Grilled chiles can be served plain, or in this Chiles Nogada (walnut sauce) recipe from Pom Wonderful. Photo courtesy Pom Wonderful.
In addition to shrimp on the barbie, how about some chiles?
Here are 5 tips for using chiles from Chef Rick Bayless’ Frontera Grill:
Jalapeño Chiles. Jalapeños are found in practically every market but vary widely in their heat range. Usually the bigger the chile, the milder the flavor. Store fresh jalapeños in a loosely closed plastic bag in the crisper section of the refrigerator.
Poblano Chiles. Poblanos and large jalapeños taste great when grilled or roasted. Set them over a gas flame, under a broiler or on the grill. Roast, turning often, until the skin is blistered and blackened—about 10 minutes. Cool, covered with a cloth towel. Gently slip off and discard the charred skin. Use the whole chile for chiles rellenos; cut them into thin slices to add to soups, salads and stews; or finely chop and add them to salsa.
Habanero Chiles. Stock up on fresh habaneros now at local farmers markets. Simply put them into freezer containers; they’ll keep nicely for several months. Or roast the habaneros and grind them in a blender with fresh lime juice and salt into a thick salsa. Serve this blazing hot condiment with eggs, roast or grilled pork and seafood.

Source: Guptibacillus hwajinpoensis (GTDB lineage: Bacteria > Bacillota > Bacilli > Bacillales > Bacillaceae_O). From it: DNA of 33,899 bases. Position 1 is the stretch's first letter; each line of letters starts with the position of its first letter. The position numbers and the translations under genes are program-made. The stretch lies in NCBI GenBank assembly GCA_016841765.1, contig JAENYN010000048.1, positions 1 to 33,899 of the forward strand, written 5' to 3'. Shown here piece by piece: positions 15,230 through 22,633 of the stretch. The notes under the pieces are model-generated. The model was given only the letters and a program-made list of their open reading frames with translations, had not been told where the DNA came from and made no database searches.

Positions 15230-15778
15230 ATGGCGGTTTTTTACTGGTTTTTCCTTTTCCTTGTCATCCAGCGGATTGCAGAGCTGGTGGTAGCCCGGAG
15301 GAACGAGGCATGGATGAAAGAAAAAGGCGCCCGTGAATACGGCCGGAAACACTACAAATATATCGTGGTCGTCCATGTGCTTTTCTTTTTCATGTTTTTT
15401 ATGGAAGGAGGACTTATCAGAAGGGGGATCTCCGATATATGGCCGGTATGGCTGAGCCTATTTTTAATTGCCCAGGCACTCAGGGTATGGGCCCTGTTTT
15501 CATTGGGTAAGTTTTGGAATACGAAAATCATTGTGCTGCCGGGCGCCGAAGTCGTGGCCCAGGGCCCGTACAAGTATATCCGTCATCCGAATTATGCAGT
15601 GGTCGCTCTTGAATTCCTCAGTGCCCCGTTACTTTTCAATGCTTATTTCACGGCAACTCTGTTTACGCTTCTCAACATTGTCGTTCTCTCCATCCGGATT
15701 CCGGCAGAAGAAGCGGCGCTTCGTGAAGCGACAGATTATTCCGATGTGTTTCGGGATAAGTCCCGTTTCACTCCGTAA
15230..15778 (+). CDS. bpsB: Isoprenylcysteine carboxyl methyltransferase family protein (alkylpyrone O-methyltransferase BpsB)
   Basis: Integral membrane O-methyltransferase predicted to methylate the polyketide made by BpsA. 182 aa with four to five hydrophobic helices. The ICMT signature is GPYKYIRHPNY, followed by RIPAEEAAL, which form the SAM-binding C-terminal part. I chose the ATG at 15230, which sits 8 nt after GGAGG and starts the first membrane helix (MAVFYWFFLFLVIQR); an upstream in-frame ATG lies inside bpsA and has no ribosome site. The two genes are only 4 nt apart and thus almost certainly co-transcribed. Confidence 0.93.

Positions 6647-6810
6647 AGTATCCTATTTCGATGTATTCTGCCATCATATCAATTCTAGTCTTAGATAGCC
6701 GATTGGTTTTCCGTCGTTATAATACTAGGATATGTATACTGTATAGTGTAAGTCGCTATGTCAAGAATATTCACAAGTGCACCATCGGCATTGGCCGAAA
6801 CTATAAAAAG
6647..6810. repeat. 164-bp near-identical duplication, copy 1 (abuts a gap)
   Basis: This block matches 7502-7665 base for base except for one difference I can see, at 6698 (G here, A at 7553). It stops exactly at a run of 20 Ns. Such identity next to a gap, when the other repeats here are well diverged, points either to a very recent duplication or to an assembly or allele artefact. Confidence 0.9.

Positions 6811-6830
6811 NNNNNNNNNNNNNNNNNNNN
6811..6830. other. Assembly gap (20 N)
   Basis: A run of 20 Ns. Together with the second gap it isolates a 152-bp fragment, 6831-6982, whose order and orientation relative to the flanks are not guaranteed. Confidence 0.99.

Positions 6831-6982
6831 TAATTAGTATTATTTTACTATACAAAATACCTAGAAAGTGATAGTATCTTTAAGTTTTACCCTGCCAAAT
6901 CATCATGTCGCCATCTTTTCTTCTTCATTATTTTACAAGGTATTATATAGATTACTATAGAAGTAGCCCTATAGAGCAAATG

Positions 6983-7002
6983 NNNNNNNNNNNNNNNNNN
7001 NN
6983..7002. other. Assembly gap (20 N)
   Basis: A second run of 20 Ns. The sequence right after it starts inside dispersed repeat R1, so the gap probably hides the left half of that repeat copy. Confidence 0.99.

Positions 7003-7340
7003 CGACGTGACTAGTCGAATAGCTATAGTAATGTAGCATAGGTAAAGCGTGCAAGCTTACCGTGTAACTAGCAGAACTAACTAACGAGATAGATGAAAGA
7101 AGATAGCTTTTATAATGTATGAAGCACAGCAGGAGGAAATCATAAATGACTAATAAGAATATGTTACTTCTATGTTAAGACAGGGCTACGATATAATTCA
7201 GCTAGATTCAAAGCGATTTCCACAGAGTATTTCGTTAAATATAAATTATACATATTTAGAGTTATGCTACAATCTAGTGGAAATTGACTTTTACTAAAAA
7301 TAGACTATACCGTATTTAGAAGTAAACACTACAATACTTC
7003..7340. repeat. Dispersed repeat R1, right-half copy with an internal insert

Dried Chiles. Whether you purchase them dried or dry them yourself, dried chiles will keep in the freezer for a year or so; then they can be turned into a seasoning paste. Defrost, remove the seeds and stems and tear the flesh into flat pieces. Gently toast the pieces in a hot cast-iron skillet just until aromatic (a few seconds). Then soak in hot water until soft and purée in a blender until smooth. Use this chile paste to season sauces, salsas and stews.
Chipotles In Adobo. You’ll find these canned in supermarkets and elsewhere. After opening the can, transfer the contents to a glass jar and store in fridge; the chiles will keep several months. Use the spicy adobo sauce to season barbecue sauce, stews and chili.